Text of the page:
At the starting point, on the western side of the White Mountains, in the village of Agia Irene before you start, visit the Byzantine church of Sotiras Christos (built in 1357), which is open to access and contains rare frescoes. It is located in the green area with plane trees which is the entrance to the gorge (coming down from the main road, on your left). The Milia team has contributed to the protection of the Byzantine monument, under the guidance of the Byzantine Antiquities Tax Office, using a private initiative to finance the project.
You continue to the Agia Irene Gorge, which is 7.5 km long, is part of the European path E4 and its crossing takes 2 ½ hours. It is the second most important gorge of Crete, and just as impressive as that of Samaria (without the steep descents and the corresponding…catch the next day), while you travel a large part of the route in the shade, which makes it suitable for crossing even in summer months.
At the end of the gorge, you either pick up your car or continue on foot for the next 5km to Sougia. Sougia is a coastal settlement in southwestern Crete, with a 1.5 km long pebbly beach, while large rocks jut out from the sea. After your course, you can enjoy a relaxing swim on the beach of Sougia and your meal at the seaside restaurants-taverns. The current settlement is recent, however, the area has been known since antiquity mainly thanks to the ancient city of Lissos, a cult center and healing center of Asclepius.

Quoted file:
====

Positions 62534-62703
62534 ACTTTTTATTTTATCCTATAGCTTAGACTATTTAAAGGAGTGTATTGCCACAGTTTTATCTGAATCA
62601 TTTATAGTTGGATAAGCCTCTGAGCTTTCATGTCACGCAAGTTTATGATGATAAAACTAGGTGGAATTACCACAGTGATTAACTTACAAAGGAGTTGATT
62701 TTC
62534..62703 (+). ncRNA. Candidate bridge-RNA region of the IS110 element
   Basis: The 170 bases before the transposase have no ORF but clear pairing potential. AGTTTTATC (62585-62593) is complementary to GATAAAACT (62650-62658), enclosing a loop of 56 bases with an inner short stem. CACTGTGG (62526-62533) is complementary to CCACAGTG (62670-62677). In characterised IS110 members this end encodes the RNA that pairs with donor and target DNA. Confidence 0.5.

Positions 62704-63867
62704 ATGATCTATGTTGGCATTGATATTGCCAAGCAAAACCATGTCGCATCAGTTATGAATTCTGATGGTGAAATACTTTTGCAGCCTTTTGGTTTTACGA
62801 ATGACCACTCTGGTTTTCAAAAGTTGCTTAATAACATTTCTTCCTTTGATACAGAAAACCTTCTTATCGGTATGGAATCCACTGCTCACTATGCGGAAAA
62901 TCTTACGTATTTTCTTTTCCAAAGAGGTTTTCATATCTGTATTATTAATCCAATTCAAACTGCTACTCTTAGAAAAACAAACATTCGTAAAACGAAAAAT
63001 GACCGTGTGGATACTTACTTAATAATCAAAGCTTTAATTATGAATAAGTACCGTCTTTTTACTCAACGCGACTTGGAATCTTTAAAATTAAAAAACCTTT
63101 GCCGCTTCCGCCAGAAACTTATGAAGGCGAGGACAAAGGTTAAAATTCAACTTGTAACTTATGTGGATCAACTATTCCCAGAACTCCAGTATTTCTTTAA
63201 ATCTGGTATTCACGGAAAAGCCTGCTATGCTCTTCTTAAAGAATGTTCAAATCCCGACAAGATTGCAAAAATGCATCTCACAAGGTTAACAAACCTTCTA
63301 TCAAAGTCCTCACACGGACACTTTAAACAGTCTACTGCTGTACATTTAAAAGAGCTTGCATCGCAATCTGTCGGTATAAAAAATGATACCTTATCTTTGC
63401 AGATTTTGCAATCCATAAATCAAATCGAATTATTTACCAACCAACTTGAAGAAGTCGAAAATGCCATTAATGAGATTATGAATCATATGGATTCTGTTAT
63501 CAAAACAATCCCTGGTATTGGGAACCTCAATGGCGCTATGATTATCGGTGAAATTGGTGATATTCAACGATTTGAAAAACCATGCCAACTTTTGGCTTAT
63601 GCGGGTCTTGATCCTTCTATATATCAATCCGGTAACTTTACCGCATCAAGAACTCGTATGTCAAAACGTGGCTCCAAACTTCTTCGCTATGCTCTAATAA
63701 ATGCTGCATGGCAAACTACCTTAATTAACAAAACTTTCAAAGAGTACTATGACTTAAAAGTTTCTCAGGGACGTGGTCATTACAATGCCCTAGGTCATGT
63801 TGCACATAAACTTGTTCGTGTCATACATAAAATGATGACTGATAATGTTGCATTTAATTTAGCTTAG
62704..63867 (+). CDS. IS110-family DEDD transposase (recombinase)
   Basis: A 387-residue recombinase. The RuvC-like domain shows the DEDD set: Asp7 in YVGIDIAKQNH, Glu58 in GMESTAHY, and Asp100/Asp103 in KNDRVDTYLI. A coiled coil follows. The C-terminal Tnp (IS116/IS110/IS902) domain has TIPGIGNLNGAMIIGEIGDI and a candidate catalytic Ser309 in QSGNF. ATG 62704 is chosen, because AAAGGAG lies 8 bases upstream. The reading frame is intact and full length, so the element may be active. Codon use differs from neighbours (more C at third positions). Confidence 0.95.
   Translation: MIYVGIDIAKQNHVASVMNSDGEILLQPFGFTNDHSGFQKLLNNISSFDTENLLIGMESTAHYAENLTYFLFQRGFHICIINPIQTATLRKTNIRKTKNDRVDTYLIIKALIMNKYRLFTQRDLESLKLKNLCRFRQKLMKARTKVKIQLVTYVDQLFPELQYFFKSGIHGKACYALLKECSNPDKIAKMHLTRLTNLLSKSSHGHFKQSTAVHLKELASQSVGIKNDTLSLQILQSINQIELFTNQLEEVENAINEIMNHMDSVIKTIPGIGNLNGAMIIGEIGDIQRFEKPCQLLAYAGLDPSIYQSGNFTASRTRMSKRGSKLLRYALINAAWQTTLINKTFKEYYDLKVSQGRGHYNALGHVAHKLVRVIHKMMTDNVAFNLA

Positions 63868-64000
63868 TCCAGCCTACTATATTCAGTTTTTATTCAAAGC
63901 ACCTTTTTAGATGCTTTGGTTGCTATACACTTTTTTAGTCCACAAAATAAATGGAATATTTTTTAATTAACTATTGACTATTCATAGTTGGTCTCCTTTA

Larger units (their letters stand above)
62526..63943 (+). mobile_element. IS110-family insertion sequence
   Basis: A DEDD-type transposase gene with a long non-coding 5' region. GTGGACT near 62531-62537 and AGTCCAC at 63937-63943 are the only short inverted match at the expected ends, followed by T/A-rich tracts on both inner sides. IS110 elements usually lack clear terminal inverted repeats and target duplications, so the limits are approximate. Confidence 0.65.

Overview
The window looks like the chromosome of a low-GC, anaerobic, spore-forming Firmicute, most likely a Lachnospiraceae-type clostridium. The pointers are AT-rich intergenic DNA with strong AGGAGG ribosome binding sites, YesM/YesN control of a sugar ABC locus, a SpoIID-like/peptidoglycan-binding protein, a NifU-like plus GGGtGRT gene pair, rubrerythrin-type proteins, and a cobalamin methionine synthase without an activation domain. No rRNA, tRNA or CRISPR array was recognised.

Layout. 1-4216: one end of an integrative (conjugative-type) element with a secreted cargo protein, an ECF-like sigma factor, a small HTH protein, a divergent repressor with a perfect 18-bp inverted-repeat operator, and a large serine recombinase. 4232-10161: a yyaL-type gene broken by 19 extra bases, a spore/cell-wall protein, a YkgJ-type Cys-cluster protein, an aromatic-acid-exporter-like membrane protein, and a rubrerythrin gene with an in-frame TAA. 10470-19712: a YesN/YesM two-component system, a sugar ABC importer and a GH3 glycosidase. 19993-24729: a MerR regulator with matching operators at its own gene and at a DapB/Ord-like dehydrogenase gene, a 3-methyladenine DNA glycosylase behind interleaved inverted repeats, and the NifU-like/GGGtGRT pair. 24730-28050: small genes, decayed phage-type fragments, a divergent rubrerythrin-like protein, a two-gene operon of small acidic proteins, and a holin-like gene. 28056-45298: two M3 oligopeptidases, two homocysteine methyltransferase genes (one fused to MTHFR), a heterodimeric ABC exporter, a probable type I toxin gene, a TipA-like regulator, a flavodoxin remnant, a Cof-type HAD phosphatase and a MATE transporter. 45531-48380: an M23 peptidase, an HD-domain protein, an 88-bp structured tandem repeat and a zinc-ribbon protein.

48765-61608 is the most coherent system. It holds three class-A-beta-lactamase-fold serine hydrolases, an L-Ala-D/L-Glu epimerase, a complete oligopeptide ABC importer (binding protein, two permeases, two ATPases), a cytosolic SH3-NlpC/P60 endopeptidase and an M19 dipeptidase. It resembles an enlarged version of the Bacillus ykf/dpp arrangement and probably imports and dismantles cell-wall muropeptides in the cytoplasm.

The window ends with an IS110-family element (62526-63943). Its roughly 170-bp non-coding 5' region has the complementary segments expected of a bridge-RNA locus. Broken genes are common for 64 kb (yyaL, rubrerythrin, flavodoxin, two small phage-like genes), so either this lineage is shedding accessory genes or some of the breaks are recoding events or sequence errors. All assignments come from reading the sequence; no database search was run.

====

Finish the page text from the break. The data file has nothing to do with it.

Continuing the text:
(driving time 3 hours in total from Milia and back and your transfer from Sougia to the entrance of the gorge is approximately 30 minutes)
In these 30 years of operation of Milia, our visitors -increasingly informed and aware of the cultural resources of the region- contribute to the sustainable development of the destination by choosing to diversify their routes from areas of mass attendance that appear in lists of “5 or 10 must-sees”. In this way, they not only contribute to the protection of the environment -at risk from overcrowding- but also support points of local interest with special color and identity, strengthening local communities throughout the year.
Disclaimer: The above proposals are simple recommendations of the Milia team. Please be properly informed before following the above routes, especially regarding accessibility. Do not rely exclusively on GPS Navigators. Always follow the guidelines and restrictions placed by the local authorities. Use the appropriate equipment and clothes for your outdoor activities in Crete. Do not leave rubbish behind you, and do not remove elements of Nature or of cultural importance.
We thank our friend and guest Anastasia N. for the generous provision of the photographic material that she created, after visiting the above destinations during her vacation in Milia.
Enjoy your stay at and around Milia Mountain Retreat!